In Shakespeare's Hamlet, the ghost that Hamlet and the others see is very real to them. Shakespeare was a relatively savvy dramatist: he knew what his audiences wanted to see. He would include elements that the people could identify with. For example, in Macbeth, Macbeth is a tyrant. The shock they would have experienced when Macbeth killed Duncan would be replaced by inner-conflict, for it would have raised a question of common debate: was it ever justified to kill a king, which is what Macduff does at the end of the play when he defeats Macbeth in battle.
Another aspect of Shakespeare's plays that would have appealed to his Elizabethan audience was the presence of the supernatural. This did not only include ghosts (which we see in several of his plays), but also fairies, sprites, witches, etc. Elizabethans were completely certain the appearance of Hamlet's dead father was possible. They shared...
...the definite belief in apparitions or ghosts...they truly believe[d] in the existence of these spirits [and had] a list as to the characteristics of ghosts.
Hamlet's concerns reflect the fears of the audience: is the ghost evil or really Hamlet's father? The fear is not of seeing a spirit, but whether the spirit is Hamlet's father in need of his son's help, or an evil spirit trying to lure Hamlet to his soul's destruction: for in killing Claudius (a king), Hamlet would forfeit his immortal soul—killing a king was considered a mortal sin.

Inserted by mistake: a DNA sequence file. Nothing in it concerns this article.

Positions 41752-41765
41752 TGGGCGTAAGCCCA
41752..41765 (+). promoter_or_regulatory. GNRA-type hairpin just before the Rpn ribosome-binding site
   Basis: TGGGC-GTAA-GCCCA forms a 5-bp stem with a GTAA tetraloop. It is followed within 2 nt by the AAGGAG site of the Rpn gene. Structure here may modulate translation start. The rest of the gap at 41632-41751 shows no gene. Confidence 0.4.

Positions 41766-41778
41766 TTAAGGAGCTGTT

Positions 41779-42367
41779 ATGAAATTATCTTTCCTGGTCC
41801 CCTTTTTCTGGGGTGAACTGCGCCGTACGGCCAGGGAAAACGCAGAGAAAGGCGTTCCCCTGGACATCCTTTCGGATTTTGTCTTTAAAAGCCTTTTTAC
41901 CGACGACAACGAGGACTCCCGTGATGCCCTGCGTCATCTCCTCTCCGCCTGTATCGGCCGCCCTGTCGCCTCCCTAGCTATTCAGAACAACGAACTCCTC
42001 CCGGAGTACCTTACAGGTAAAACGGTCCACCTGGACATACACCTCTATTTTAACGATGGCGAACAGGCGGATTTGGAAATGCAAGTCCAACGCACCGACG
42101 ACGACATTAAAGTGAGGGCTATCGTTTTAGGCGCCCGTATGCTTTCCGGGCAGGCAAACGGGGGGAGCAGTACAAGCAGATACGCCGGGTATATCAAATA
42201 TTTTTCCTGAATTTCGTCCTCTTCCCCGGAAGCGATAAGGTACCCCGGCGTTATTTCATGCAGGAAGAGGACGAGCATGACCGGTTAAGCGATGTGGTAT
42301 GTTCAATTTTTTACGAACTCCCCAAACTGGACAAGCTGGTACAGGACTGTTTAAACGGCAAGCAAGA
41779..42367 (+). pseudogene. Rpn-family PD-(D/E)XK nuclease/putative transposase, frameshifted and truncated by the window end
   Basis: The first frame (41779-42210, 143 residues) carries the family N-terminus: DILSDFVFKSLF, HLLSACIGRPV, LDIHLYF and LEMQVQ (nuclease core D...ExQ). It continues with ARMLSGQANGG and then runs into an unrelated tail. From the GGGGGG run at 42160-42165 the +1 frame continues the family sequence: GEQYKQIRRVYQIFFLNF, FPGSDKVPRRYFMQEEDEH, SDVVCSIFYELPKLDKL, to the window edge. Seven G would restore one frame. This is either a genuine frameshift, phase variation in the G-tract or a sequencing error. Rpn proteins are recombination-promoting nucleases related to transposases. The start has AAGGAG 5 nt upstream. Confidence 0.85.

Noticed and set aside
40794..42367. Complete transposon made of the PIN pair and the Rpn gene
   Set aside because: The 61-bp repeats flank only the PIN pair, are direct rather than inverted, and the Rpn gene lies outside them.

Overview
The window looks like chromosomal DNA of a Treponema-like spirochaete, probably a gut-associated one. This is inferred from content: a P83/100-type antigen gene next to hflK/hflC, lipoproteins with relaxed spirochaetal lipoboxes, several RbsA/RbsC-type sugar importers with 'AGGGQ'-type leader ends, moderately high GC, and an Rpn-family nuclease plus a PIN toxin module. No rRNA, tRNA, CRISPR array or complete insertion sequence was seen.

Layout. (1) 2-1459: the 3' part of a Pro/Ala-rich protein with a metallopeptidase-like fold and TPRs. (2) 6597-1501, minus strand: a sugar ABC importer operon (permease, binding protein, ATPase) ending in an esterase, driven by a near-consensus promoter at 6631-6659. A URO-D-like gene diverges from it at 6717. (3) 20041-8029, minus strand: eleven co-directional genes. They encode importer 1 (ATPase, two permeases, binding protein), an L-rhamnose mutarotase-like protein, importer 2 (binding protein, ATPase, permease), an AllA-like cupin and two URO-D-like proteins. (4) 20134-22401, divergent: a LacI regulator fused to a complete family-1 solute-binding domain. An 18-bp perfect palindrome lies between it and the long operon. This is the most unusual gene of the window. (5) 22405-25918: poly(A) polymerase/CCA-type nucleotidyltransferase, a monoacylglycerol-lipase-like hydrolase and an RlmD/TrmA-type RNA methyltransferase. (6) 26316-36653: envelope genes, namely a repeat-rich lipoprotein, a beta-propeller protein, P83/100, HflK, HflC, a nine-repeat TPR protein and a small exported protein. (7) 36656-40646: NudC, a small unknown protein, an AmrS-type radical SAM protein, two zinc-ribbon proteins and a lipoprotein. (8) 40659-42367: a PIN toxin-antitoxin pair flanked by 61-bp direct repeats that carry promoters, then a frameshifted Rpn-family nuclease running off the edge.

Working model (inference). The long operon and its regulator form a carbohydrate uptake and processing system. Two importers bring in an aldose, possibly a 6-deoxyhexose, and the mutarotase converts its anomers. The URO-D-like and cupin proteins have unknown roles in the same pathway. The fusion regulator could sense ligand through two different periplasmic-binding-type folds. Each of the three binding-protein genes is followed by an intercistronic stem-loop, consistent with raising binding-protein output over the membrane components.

Hamlet reports to the others that the Ghost is an honest spirit (though he will search for further proof of Claudius' guilt throughout the play). He makes the others present in Act One, scene five, promise to keep what they have seen secret. They agree immediately. However, as he urges their continued silence, the Ghost speaks to them as well:
Never to speak of this that you have seen.
Swear by my sword.
The Ghost demands this three times. All agree.
Had the Ghost not appeared, but strange occurrences taken place, the audience would have taken these as signs as messages from of the supernatural (omens). That the Ghost appears is something they believe without a doubt. As the players in scene five agree to keep the secret of what they have seen, they show that they believe in ghosts—reflecting the beliefs of the audience.
The Ghost is real, we can assume, in that all the men see the same thing at different times: first the guards, then also Horatio, and finally even Hamlet. Based upon the beliefs of the audience, reflected in Hamlet's beliefs, we can assume that Shakespeare presents the ghosts as real, not a part of the men's imaginations.